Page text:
The portrayals of Rosencrantz and Guildenstern are interesting, but they don’t pose much of a deviation from the original text. Tim Roth’s Guildenstern is the more dominant of the two, complete with condescending looks and occasional sarcasm, and definitely the more talkative, a trend established clearly within the original text. As far as dialogue goes in general, in fact, the film is remarkably similar to the original play. Gary Oldman as Rosencrantz is charming and likeable, rather innocent in both his view of the world and his willingness not to question things. Whereas Roth wears a consistently sour, discontented expression, Oldman typically looks cheerful and complacent, unconcerned with their situation and more interested in exploring the moment than discerning where it leads to. As in the play, the two easily confuse themselves for one another, and while it’s easy enough to tell them apart on paper where their names are clearly visible, at moments the two seem almost as if they’re one character, only fractured, repeating statements that one of them has said before, adopting each others’ ways of speaking, gesturing, and moving.
Iain Glen portrays Hamlet accurately in his madness and general demeanor, but flatly. This is not the tortured and violent Hamlet that Mel Gibson gives us, but rather a cookie-cutter version of the same character entirely more appropriate for a play in which he is the less important character rather than the other way around.
Richard Dreyfuss depicts The Player as exactly what he is, a complex and vigorous spectacle, joking and yet simultaneously morbid, a character who is impossible to pin down because he could feasibly take on any role in the story.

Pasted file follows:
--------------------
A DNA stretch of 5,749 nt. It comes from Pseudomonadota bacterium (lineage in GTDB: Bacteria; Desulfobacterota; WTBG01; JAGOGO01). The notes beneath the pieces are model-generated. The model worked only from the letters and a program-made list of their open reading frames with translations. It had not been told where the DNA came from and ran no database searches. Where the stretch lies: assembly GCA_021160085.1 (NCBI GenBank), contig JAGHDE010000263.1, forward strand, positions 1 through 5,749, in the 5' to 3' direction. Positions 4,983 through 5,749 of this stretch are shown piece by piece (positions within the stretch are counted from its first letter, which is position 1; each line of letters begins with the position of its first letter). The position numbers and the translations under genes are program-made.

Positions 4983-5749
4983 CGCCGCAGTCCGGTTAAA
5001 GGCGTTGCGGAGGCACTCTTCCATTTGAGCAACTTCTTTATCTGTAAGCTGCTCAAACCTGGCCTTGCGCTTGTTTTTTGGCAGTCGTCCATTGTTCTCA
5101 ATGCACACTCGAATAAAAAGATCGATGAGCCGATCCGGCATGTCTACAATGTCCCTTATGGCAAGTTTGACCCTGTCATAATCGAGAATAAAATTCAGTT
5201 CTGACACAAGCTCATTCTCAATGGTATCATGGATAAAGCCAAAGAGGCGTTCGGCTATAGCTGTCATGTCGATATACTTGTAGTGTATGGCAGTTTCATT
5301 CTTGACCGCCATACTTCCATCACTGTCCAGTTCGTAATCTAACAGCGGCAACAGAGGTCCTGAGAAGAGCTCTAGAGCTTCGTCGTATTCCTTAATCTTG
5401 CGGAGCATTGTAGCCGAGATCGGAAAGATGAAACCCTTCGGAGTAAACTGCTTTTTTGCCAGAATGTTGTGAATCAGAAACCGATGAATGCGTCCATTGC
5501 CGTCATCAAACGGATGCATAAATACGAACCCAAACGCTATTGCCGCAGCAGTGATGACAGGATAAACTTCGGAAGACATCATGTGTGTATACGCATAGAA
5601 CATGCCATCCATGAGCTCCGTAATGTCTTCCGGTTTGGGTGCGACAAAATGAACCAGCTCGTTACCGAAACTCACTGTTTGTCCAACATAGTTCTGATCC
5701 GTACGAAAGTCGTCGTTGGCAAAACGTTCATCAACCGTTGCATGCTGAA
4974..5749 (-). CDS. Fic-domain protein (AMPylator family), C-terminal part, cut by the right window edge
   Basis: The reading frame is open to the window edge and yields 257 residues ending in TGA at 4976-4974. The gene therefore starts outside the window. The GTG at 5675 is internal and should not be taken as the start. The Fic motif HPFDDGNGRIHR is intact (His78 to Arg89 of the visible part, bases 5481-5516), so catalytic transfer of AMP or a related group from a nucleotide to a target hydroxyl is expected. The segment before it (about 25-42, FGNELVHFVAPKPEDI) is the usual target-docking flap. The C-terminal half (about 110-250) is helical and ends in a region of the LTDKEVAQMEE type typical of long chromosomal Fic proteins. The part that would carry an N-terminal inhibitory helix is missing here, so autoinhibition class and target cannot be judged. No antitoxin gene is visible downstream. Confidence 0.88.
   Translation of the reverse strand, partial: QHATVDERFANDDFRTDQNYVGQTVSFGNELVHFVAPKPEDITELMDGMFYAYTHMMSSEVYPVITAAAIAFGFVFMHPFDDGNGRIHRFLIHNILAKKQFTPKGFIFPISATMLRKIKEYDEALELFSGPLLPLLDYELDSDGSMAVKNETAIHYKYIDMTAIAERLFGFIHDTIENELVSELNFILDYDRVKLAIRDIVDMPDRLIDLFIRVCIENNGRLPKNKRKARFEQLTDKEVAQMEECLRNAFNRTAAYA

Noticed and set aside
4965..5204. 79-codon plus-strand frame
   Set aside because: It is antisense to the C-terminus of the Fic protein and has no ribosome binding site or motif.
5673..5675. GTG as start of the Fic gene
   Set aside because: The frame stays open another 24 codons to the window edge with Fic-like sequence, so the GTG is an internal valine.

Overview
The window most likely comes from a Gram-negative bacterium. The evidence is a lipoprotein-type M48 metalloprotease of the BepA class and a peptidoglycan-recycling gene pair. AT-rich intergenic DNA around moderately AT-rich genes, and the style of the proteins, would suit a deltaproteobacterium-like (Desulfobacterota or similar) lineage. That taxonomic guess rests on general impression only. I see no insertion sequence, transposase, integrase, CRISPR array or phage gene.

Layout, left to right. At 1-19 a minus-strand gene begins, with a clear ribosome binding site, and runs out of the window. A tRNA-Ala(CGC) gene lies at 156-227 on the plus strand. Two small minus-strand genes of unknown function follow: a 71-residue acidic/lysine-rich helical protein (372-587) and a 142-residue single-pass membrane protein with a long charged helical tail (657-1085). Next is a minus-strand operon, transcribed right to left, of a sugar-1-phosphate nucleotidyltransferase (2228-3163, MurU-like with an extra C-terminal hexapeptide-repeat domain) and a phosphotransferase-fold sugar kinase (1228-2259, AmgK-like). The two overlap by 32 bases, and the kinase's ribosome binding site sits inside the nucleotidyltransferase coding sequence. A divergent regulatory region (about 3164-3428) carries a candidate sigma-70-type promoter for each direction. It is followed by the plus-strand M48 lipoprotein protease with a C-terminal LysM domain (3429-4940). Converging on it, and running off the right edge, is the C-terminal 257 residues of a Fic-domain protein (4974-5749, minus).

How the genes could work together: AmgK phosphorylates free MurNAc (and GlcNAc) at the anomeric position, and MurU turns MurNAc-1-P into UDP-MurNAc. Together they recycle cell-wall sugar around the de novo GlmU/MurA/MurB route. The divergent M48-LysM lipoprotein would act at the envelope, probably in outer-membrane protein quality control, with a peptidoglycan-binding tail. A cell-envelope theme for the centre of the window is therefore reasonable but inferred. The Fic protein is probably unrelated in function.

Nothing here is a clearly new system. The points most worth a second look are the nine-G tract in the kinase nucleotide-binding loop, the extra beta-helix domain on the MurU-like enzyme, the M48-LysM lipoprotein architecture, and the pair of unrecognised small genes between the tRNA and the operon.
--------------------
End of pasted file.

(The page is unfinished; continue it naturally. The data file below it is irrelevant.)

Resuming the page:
Comedy, Tragedy, and Two Inevitable Deaths:
More differences emerge in the way scenes are pieced together. Most notably, the presence of slapstick comedy is heightened and more readily accessible in the film than the play. The majority of the play's absurd, humorous moments flow from the dialogue itself, but given the visual nature of film Stoppard is able to use visual imagery to convey the same feeling. Rosencrantz, for instance, makes a sandwich just below the view of the camera early in, bringing it up to view moments later to reveal it as an elaborate, restaurant-style sandwich, complete with toothpick. This moment is the first in the film that clearly suggests to the viewer that we're not receiving a straight, serious play, and that instead things may be slightly off-kilter and unexpected. The normal rules of narrative consistency may not apply. It's a heads-up to the fact that Stoppard reserves the right to bend the rules to his own purposes, and when Rosencrantz can't even fit his mouth around the sandwich, the audience is given another message — that this film isn't concerned with taking itself seriously, at least not in a conventional way, and that moments of slapstick humor may show themselves. In this same vein, the early interaction with the players is more comically defined in the movie. The Player himself retains all the pomp and presence we might expect, but his descriptions of what the troop is capable of are interwoven with brief and amusing shots of them performing such scenes, including a ridiculous battle scene and a combination rape/sword fight. Due to Stoppard’s skill in translation, however, this doesn’t undercut the quietly foreboding elements of the film. While The Player might steal away a few laughs, his declaration that "blood is compulsory" to all of their work preserves its underlying ominous tone.